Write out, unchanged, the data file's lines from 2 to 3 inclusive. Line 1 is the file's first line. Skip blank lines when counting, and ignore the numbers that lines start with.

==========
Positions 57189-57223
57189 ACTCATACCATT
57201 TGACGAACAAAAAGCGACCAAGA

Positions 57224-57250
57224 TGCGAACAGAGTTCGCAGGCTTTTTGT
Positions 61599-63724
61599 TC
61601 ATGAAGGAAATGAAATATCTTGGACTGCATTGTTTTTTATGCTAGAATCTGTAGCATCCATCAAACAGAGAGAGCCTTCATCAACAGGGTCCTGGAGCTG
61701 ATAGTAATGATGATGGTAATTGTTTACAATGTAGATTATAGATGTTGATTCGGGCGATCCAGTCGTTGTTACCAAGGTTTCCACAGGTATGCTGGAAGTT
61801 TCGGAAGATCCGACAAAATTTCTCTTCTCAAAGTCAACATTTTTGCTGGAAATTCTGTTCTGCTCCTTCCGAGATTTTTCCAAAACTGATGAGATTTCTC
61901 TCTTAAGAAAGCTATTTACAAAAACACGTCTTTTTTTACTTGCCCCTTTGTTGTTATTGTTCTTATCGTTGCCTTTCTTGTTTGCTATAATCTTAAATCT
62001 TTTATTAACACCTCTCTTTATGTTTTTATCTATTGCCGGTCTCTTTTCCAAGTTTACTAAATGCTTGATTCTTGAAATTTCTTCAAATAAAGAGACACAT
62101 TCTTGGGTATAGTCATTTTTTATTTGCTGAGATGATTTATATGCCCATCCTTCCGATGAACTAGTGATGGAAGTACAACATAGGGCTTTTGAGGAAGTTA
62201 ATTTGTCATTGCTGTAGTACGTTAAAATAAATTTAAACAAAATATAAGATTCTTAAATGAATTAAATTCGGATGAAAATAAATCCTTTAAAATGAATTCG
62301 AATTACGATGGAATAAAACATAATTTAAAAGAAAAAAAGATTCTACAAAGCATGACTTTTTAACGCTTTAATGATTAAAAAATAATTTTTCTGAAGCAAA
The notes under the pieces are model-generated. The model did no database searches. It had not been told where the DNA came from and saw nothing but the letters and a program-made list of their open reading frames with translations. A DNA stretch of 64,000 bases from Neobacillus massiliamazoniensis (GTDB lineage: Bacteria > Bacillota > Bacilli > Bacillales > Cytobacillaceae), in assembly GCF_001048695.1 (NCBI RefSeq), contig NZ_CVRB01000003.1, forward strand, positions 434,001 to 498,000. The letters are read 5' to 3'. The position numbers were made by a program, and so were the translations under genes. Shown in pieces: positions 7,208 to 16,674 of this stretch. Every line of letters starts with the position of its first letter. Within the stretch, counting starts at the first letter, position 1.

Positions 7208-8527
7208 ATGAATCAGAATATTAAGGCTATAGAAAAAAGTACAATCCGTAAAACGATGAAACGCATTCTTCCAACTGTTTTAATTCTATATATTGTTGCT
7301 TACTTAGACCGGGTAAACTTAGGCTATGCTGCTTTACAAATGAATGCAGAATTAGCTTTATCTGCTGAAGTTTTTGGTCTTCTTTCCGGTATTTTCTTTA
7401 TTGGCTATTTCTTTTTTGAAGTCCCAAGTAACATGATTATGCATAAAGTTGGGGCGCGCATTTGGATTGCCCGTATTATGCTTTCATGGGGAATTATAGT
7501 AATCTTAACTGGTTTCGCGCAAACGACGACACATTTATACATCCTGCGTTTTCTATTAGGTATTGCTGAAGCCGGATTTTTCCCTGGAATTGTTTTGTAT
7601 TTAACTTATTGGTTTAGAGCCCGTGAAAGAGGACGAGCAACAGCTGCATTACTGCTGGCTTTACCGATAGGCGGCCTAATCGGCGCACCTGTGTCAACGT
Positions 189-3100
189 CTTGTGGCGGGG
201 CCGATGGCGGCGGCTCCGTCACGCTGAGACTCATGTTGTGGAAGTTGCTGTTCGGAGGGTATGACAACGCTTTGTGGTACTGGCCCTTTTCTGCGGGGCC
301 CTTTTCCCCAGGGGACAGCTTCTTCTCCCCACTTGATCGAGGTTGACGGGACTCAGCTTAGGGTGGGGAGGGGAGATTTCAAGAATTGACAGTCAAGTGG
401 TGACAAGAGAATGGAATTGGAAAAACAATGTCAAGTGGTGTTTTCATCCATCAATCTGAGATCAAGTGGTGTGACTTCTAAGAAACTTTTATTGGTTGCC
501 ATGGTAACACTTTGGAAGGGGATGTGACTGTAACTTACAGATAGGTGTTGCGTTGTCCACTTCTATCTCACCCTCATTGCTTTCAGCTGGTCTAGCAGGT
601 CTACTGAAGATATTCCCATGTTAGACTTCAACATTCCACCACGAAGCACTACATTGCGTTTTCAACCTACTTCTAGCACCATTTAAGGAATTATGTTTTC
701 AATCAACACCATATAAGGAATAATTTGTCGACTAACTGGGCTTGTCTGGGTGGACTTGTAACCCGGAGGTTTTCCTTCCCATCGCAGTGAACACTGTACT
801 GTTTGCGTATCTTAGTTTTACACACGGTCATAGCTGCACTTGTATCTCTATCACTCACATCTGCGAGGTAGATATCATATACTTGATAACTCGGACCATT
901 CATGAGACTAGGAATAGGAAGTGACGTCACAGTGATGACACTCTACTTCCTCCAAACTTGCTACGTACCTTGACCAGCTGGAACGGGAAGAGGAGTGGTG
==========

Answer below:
57189 ACTCATACCATT
57201 TGACGAACAAAAAGCGACCAAGA